In a market where having a VC funded safety net that gives you the freedom to wait multiple years to monetize doesn’t exist, fast access to market and buying customers is key. In most African markets, startups face a bumpy and complicated road to market and are under immediate pressure to monetize. Road to market is especially complicated due to a fragmented funding landscape, shorter investment horizons of investors and the lack of bridge financing options. This is why corporates hold a key position in the startup ecosystem throughout Africa: they have the power to help companies get access to their customer base while offering their own clients innovative and useful services that they couldn’t get otherwise. Startups get access to paying customers and corporates differentiate their offering from the competition by working with third parties.

Standard Bank (known to many African consumers as “Stanbic”) is a prime example of a corporate that is playing an active role in trying to resolve these challenges. The South African bank has launched two startup incubators focused on building synergies between startup companies and standard bank’s core business of banking in over 18 countries. They have also partnered with SnapScan, a mobile payment system that emerged out of South Africa’s Stellenbosch University. Standard Bank was able to offer a new unique solution to its customers and to date, more than 12,000 merchants accept SnapScan.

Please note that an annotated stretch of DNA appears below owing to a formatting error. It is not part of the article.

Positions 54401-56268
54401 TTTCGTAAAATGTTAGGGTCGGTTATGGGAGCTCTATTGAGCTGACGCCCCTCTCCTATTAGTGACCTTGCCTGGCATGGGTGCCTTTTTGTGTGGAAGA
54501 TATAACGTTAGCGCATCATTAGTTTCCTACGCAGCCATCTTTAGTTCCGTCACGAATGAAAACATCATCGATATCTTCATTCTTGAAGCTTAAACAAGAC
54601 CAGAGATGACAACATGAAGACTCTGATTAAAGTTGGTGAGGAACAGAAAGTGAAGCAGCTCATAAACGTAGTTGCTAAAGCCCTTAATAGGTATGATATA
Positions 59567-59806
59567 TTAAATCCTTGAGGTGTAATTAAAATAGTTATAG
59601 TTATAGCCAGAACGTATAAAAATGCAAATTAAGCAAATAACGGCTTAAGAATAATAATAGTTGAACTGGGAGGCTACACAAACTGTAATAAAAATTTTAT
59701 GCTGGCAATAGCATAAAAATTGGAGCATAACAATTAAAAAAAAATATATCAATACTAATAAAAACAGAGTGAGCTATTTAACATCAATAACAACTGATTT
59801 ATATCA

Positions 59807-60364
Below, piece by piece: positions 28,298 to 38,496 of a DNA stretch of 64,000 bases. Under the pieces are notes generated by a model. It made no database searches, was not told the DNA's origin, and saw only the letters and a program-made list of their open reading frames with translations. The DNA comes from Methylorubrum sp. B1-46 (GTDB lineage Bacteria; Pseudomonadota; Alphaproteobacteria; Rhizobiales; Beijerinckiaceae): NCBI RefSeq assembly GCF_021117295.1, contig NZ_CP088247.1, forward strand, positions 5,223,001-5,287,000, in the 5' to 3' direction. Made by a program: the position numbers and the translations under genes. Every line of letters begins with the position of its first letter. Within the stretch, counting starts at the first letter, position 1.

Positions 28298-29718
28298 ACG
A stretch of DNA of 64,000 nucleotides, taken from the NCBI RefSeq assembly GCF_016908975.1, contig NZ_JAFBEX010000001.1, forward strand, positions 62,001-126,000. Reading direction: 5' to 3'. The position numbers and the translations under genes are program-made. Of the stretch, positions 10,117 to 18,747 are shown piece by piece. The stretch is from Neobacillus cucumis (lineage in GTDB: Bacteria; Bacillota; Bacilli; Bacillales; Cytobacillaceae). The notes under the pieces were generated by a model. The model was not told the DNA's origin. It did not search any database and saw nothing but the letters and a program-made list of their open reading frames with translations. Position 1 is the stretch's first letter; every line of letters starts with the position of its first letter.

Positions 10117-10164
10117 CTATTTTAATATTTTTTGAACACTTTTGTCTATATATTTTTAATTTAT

2) The power of execution vs. ideas

We see a lot of similar ideas in our competitions across the continent: companies tackling traffic, marketplaces, healthcare, education, transportation, payments and much more. This is mainly because the major problems that entrepreneurs see are relatively similar across the continent. All startups going through our program have great “ideas” to tackle the big problems, but what separates the winners from the competitive pool is the quality of execution and the degree of focus on that specific idea. It is becoming more and more common-knowledge in startup land that ideas are commodities and the ability to execute has a disproportionately higher impact on the success of an idea compared to all other factors over. That is why when we select and engage with companies we don’t just look at the idea, we also look at the team, the level of traction and the character of the founders. It turns out that even today’s most successful companies were not unique when they started.